Originally published in Blakes Bulletin on Privacy, June
A bill to enact the Safeguarding Canadians' Personal
Information Act, has been introduced in Parliament. The bill,
if enacted, would make a number of changes to Canada's federal
Personal Information Protection and Electronic Documents
Business Transaction Exemption. The business
transaction exemption, in particular, will be welcomed by the
business community. It would permit the reasonable use and
disclosure of personal information without consent, both in the due
diligence phase and after closing, provided the organizations enter
into a data protection agreement containing certain required terms,
such as to use and disclose the information solely for purposes
related to the transaction. On closing, one of the parties must
notify affected individuals within a reasonable time after the
transaction is completed that their personal information has been
Data Breach Reporting Obligation. A significant
change would be a requirement that organizations notify the Federal
Privacy Commissioner of any material breach of security safeguards
involving personal information under their control. The factors
relevant to determining materiality would be defined to include:
(a) the sensitivity of the personal information; (b) the number of
individuals affected; and (c) an assessment by the organization
that the cause of the breach or pattern of breaches indicates a
systemic problem. Organizations would also be required to notify
individuals of such breaches if they create a real risk of
significant harm. Significant harm would be defined to include
bodily harm, humiliation, damage to reputation or relationships,
financial loss, identity theft and negative credit effects.
Employee Personal Information. PIPEDA only
applies to the employment information of a limited group of federal
works, such as banks and airlines. The bill would remove the
consent requirement for collection, use or disclosure of employee
personal information to the extent necessary to establish, manage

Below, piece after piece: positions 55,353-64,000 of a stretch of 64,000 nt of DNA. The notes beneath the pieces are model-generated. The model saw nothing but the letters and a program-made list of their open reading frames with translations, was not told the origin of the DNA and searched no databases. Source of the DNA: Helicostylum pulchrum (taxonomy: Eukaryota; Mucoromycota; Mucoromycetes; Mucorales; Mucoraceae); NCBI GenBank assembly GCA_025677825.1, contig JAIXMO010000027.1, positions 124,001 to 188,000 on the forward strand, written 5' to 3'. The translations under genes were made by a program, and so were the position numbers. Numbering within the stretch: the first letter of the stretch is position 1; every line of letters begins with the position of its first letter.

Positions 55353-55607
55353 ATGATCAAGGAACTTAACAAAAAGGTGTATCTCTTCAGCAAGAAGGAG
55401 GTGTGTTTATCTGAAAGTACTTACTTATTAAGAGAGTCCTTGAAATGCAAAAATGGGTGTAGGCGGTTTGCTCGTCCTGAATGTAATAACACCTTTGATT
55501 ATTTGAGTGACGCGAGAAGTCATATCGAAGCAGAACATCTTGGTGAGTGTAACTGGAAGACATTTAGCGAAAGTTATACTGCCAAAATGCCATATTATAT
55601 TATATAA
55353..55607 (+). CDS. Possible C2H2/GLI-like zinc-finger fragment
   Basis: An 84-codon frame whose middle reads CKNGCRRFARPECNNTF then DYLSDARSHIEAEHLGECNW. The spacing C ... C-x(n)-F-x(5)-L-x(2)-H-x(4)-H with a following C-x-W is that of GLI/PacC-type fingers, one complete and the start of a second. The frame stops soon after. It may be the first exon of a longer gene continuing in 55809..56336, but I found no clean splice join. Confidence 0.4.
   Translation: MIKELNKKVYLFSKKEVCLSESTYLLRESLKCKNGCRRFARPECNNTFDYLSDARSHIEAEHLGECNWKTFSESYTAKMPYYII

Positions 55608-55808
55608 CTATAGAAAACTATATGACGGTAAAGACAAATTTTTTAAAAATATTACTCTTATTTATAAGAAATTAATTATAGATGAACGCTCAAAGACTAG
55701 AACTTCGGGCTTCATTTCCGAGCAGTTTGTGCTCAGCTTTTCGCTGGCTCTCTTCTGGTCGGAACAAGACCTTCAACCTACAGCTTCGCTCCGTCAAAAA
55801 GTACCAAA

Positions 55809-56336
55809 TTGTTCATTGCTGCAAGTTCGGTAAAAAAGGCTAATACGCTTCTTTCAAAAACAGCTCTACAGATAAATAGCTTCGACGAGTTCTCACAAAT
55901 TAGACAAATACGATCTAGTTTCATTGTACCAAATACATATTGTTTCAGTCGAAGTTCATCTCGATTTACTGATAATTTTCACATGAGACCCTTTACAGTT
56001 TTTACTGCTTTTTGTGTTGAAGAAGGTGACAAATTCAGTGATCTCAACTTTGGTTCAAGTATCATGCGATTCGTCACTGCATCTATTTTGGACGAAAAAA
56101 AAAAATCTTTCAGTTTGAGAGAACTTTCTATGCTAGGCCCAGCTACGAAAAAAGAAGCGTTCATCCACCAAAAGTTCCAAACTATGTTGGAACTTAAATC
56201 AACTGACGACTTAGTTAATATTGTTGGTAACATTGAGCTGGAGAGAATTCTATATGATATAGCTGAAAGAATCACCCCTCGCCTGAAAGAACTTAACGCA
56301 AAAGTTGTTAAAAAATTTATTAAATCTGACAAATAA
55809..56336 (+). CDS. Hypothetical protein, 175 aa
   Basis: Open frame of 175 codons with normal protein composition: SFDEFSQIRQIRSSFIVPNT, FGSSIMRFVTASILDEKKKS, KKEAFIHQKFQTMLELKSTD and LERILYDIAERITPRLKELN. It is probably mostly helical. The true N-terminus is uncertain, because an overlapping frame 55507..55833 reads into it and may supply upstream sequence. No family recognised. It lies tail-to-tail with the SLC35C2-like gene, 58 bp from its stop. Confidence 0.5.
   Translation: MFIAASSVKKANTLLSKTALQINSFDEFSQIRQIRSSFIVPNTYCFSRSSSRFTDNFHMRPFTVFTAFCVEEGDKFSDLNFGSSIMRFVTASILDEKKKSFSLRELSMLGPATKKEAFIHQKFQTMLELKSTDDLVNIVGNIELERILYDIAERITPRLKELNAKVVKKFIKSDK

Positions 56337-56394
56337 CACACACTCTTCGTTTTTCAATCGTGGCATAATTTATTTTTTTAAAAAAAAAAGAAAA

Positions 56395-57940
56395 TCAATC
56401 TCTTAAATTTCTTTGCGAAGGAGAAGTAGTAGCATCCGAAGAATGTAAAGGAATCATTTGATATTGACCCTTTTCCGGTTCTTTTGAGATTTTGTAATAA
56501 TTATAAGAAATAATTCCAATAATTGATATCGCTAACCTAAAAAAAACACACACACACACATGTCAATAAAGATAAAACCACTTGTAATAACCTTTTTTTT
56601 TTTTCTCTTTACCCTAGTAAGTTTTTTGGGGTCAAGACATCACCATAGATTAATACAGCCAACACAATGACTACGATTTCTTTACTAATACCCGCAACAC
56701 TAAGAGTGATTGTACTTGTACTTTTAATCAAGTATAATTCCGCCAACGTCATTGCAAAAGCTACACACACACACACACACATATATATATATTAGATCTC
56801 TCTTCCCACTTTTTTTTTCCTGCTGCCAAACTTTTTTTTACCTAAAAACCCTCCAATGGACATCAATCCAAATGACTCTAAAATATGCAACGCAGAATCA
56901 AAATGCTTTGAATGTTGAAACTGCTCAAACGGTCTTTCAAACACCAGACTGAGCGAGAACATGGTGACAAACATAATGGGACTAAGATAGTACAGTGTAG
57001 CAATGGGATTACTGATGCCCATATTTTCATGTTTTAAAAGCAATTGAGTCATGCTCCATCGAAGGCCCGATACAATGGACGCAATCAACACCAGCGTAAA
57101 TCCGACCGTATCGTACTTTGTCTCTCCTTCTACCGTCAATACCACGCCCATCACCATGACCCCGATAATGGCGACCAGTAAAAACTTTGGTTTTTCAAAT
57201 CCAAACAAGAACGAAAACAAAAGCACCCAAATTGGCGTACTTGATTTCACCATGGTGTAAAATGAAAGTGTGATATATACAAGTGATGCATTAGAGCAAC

or terminate an employment relationship in those federally
regulated organizations. Both the business transaction exemption
and the use of employee personal information without consent, but
on notice, reflect regimes already in place in the Alberta and
British Columbia Personal Information Protection Acts.
Business Contact Information. Business contact
information would be expanded to include all business contact
information, including work electronic mail address. However,
business contact information would only be exempt from consent
requirements where that information is used solely for the purpose
of communicating with the individual in relation to their
employment, business or profession. In other words, business
contact information would not be exempt if used for non-business
Consent. The bill would more precisely set out
the standard for consent by providing that consent is only valid if
it is reasonable to expect that the individual understands the
nature, purpose and consequences of the collection, use or
disclosure of the personal information. While this concept was
already in PIPEDA and required both knowledge and consent, the
change will further heighten the need for careful consideration of
the wording of all personal information disclosures and
The content of this article is intended to provide a general
guide to the subject matter. Specialist advice should be sought
about your specific circumstances.
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